Animal motifs are an important feature of Lao textiles and crafts – not just for their beauty, but also for what they represent in Lao culture and religion. While some animal symbols might be easy to spot (such as those characters who inspire our Ock Pop Tok children’s toys), other, more complex motifs may be more difficult to recognise in our weavings. Last night two of our Ock Pop Tok staff – Miss Sengmany and Mr Sith – delivered a special talk about animal motifs in Lao textiles, how to identify living and mythical creatures in weavings, and why these symbols are significant to Lao culture. Thank you Sengmany and Sith for a wonderful presentation! If you missed the event or just want to read more about Lao animal motifs, here’s a wrap-up of last night’s shop talk.
Motifs are symbols that can be found repeated in weaving patterns. Often motifs appear in different forms – different sizes and colours – within the same piece of weaving. A motif can be anything from a simple line or a dot, to a detailed picture of something from real life. In some contexts, motifs can be used only for decoration and have no meaning. In Lao weaving however, motifs are usually used for both decoration and to give a textile significance. Many of the textiles made and sold at Ock Pop Tok use designs that feature motifs imbued with cultural and spiritual meaning. Some motifs come from Buddhism, other from Animism, and some motifs represent how people live day to day.
As with many traditions, the meanings of motifs are not usually written in books but come instead from stories that grandparents and parents tell to younger people. Sometimes they can mean one thing for one group of people and another thing in a different region. The motifs discussed in our shop talk come from stories told by Ock Pop Tok weavers and people around Luang Prabang. To learn more about motifs in other regions of Laos, elder people and villagers are the best source of information about motif traditions.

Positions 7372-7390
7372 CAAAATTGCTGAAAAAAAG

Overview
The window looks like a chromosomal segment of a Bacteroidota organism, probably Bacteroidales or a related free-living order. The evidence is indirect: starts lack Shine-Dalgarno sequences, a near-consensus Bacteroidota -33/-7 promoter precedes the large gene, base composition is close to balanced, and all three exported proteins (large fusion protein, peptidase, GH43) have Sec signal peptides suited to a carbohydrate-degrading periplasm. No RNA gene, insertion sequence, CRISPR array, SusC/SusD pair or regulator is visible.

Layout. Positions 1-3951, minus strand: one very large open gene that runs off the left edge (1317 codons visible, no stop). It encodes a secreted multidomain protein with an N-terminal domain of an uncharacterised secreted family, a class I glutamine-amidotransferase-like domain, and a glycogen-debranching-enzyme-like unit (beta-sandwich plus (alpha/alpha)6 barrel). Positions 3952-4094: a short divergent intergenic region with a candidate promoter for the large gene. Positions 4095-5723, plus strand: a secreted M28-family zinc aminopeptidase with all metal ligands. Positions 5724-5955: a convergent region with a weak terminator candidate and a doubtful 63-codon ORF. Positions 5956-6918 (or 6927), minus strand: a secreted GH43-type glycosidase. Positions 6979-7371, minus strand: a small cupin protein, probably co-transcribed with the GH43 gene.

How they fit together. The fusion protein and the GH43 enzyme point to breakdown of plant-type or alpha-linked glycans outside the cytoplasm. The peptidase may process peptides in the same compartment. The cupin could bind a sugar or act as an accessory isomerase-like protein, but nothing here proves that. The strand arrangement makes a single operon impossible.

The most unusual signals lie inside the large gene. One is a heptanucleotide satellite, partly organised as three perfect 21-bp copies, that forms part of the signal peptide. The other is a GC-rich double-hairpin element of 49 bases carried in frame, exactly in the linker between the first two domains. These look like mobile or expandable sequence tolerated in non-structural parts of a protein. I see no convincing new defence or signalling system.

Animal motifs in Lao textiles…
There are three categories of motifs in Lao textiles: motifs which represent plants, those which take the form of shapes, and motifs which symbolise animals, birds and people.
Animals are often used as motifs because many Lao people believe they have special powers. Some of these come from the zodiac, a series of symbols – usually animals – who represent the different times of year. There are also many magical, mythical animals in old Buddhist stories and tales about Laos’ past.
Elephant images in weavings symbolise strength, power, wealth, and respect. Some people also believe that elephants have the power to bring rain. The elephant can mean different things depending whether the animal’s trunk is pointed up or down. Laos used to be known as Lane Xang (the kingdom of a million elephants). A group of three elephants was the traditional symbol for the royal family, and in the past, elephants have been used in battle and for exploring new lands. Another popular motif is the siho – a mythical creature which is half elephant, half lion. The siho represents strength and pride. A xanghong, on the other hand, is half elephant, half bird and often depicted in weavings as a mother carrying baby nagas in her stomach.
The bird is a sign of good fortune. It can be found specifically in textiles used for ceremonies and those hung in Buddhist buildings. The bird is also a sign of freedom and of the male spirit; girls often weave bird motifs to represent young men leaving the village. Birds are said to keep women company as they weave so that they will not be alone. Legend has it that the birds transform into handsome young men to marry the weavers!
Some stories say that the big bird, orhong (similar to a swan) has magical powers. Stories tell of the hong flying to the afterworld, and sometimes you can see this motif with a shaman on its back as it travels.
Frogs lay many eggs, so the frogman motif can be seen as a symbol for fertility. Some people interpret this motif as the image of a gibbon, a small monkey with very long arms. Others say it is the ancestor spirit.
Beautiful but with a short lifecycle, the butterfly is never used in wedding blankets, but instead in weavings for young girls.
The crab is a creature that can live in many different conditions – for this reason, it symbolises resourcefulness, fertility and can indicate a good harvest season.
The naga is the most important symbol in Lao Buddhism and legends. A water serpent (similar to a snake), the naga lives in the river. Rivers are very important to traditional Lao life because they are a source of water for human life and the health of crops. Some stories say that the Naga also represents female energy. This is because females give life and rivers are also a life-giving force.